8. So the tweeters clipped but not the woofers? Am I understanding this right? Also, there's no surefire to way prevent tweeter clipping?
  9. Thank you for that. I wasn't listening to anything crazy really. Relaxing to some Eagles while doing dishes. I think the pop may have come from a sequencing error on my part, I believe I turned the pre-amp off before I turned off the power amp. I Know that the general rule of thumb for the power amp is last on/first off and I did not know that until today. I have a backup amp that I'm working on. My father has had a lot of really great components over the years and I'm working on a Tandberg TR 2080 receiver that I screwed up in my teenage years to repay the favor. My fear now is that maybe that Tandberg amp would clip because of the lower RMS rating -- I definitely do not want to damage his amplifier or damage my speakers any further. I figured that if the wattage was higher, like the 150w RMS on the Kenwood amp the Klipsch would be good to go. Is it safe to assume there wasn't any clipping occuring? It was only at 50% volume. I know those Klipsch speakers are pretty efficient but I figure that @ 50% volume it can't be drawing all 150w out of the amp and therefore would not have clipped. I could be totally off base here... I'm thinking my shut-down sequencing error might have blown the tweeters.
  10. Thank you for your reply. This might be a dumb question, but what can I do to prevent or avoid this from happening? Do I even know that there was clipping happening? The speakers were playing fine and sounded lovely. It wasnt until I turned them on again that I heard the strange garble sound and then nothing from the tweeters.
  11. Does anyone know the rms rating for the KG4 speakers?
  12. I ordered some repair kits from crites because of the way people on here and audiokarma raved about them. Do you think those will hold up a little better? How do I know when I'm pushing too much into a speaker? Everything sounded great, and nothing broke until after I powered it back on. Like I mentioned before, it was pretty loud so I turned it down when I went downstairs. It played at a lower volume fine for a minute or so before I decided to power the system off and it was only when I turned it back on that there were issues, and is it common for both to go at the same time like that? Thank you for all your input by the way!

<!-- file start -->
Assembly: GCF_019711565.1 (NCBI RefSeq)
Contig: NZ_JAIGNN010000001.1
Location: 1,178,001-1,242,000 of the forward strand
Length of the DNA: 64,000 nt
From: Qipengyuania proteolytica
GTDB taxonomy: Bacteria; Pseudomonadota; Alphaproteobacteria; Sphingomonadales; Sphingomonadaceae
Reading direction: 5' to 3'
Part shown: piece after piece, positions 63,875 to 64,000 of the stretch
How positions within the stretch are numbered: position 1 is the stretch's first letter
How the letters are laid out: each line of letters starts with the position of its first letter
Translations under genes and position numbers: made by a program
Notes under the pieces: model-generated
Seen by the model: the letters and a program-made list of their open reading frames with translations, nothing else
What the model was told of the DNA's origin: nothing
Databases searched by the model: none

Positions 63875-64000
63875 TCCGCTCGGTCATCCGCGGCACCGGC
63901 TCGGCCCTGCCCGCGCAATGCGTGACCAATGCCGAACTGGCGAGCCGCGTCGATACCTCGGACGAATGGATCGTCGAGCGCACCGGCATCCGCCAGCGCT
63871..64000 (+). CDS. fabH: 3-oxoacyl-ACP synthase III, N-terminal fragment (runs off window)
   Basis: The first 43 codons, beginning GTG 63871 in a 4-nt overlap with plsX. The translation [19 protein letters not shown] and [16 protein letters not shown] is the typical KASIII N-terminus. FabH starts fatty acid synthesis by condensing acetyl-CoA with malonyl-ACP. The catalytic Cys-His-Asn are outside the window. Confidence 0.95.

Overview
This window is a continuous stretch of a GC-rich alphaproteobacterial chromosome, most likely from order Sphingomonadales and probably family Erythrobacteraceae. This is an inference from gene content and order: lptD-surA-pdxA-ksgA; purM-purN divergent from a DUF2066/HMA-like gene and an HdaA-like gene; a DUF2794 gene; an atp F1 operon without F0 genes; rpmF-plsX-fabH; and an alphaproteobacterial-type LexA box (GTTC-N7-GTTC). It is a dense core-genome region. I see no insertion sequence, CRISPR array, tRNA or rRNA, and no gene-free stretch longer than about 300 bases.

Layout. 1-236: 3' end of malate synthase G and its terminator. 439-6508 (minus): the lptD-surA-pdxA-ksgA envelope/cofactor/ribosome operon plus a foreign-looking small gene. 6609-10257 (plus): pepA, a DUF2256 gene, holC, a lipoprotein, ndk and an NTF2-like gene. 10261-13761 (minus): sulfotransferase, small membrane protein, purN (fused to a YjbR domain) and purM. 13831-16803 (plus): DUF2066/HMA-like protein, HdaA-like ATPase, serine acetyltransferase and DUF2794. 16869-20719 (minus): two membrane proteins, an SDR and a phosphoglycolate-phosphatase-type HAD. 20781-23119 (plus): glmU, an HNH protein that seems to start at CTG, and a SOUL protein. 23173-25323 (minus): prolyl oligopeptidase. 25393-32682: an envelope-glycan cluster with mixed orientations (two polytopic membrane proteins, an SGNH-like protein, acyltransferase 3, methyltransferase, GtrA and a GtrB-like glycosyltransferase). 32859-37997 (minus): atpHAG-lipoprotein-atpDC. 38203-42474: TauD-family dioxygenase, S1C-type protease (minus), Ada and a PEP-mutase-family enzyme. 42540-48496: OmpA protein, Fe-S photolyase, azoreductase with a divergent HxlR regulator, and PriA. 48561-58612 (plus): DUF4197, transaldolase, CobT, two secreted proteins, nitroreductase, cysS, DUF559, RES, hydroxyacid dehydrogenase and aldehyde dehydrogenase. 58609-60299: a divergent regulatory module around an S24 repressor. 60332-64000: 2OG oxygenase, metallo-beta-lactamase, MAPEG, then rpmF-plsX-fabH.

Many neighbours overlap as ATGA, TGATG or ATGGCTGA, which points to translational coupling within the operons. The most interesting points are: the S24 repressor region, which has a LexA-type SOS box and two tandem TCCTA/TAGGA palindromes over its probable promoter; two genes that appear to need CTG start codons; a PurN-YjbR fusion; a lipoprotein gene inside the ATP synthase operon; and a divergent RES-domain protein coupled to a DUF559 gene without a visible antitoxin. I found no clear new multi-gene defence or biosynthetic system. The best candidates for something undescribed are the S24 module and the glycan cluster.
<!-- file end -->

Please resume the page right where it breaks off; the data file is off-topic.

13. It was loud, maybe I'm naive.. I don't know how much wattage those speakers can handle..? I figured they could handle 150w no problemo.
  14. Hey guys, I'm new here! Long time lurker and I could really use some help from the guru's I've been using my old Kenwood km-209 power amp paired with the kc-209 amp controller to drive my vintage KG4's. The kenwood is rated at 150w although the specifications say 155+155 for both channels and says 'Music Power' Is 310w. Here's the specs: http://www.hifiengine.com/manual_library/kenwood/km-209.shtml I ran the volume at about 50% for about 30-35 minutes until I came downstairs to lower the volume for about 30-60 seconds and then powered the system off. When I turned the system off, I heard a pop go through the speakers. It wasn't blaringly loud, but it was loud, and concerned me. I noticed the amp was pretty warm at that time, too. After letting it cool off for about ten minutes I turned the system back on and heard a strange garbled sound coming from the speakers. When I played music through them, the tweeters weren't putting out any sound. I plugged in my EPI's to test, and their tweeters worked, so, I'm pretty sure something happened to my KG4's. Now, I'm a little concerned.. Can't these KG4's handle some juice? I was very skeptical that I might have damaged them with this system. I am also an idiot when it comes to audio equipment so please forgive me, I'm learning. Does anyone find it peculiar that both tweeters would blow exactly at the same time, AFTER I turn the system back on at a low volume? So weird to me. Thank you for your help! Sean